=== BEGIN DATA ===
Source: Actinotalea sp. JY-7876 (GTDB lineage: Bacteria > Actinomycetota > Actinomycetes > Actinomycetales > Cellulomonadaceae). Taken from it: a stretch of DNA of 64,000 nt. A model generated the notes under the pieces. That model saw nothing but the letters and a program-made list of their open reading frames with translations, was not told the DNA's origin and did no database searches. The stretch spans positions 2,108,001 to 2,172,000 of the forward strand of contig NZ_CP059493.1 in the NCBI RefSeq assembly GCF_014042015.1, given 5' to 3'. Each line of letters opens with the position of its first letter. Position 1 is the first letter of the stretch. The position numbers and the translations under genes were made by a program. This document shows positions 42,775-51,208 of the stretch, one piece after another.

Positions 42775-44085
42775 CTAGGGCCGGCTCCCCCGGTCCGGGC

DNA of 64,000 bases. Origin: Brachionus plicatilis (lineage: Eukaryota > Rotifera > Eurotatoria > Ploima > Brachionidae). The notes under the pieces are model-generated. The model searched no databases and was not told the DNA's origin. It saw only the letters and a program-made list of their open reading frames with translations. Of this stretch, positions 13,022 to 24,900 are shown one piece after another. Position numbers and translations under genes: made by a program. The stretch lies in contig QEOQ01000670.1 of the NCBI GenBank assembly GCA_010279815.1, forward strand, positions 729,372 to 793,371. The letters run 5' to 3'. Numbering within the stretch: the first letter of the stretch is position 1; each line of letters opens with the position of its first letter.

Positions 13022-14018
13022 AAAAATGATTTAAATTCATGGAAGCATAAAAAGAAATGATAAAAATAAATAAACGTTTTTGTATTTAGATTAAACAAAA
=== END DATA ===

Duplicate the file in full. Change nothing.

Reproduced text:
Source: Actinotalea sp. JY-7876 (GTDB lineage: Bacteria > Actinomycetota > Actinomycetes > Actinomycetales > Cellulomonadaceae). Taken from it: a stretch of DNA of 64,000 nt. A model generated the notes under the pieces. That model saw nothing but the letters and a program-made list of their open reading frames with translations, was not told the DNA's origin and did no database searches. The stretch spans positions 2,108,001 to 2,172,000 of the forward strand of contig NZ_CP059493.1 in the NCBI RefSeq assembly GCF_014042015.1, given 5' to 3'. Each line of letters opens with the position of its first letter. Position 1 is the first letter of the stretch. The position numbers and the translations under genes were made by a program. This document shows positions 42,775-51,208 of the stretch, one piece after another.

Positions 42775-44085
42775 CTAGGGCCGGCTCCCCCGGTCCGGGC

DNA of 64,000 bases. Origin: Brachionus plicatilis (lineage: Eukaryota > Rotifera > Eurotatoria > Ploima > Brachionidae). The notes under the pieces are model-generated. The model searched no databases and was not told the DNA's origin. It saw only the letters and a program-made list of their open reading frames with translations. Of this stretch, positions 13,022 to 24,900 are shown one piece after another. Position numbers and translations under genes: made by a program. The stretch lies in contig QEOQ01000670.1 of the NCBI GenBank assembly GCA_010279815.1, forward strand, positions 729,372 to 793,371. The letters run 5' to 3'. Numbering within the stretch: the first letter of the stretch is position 1; each line of letters opens with the position of its first letter.

Positions 13022-14018
13022 AAAAATGATTTAAATTCATGGAAGCATAAAAAGAAATGATAAAAATAAATAAACGTTTTTGTATTTAGATTAAACAAAA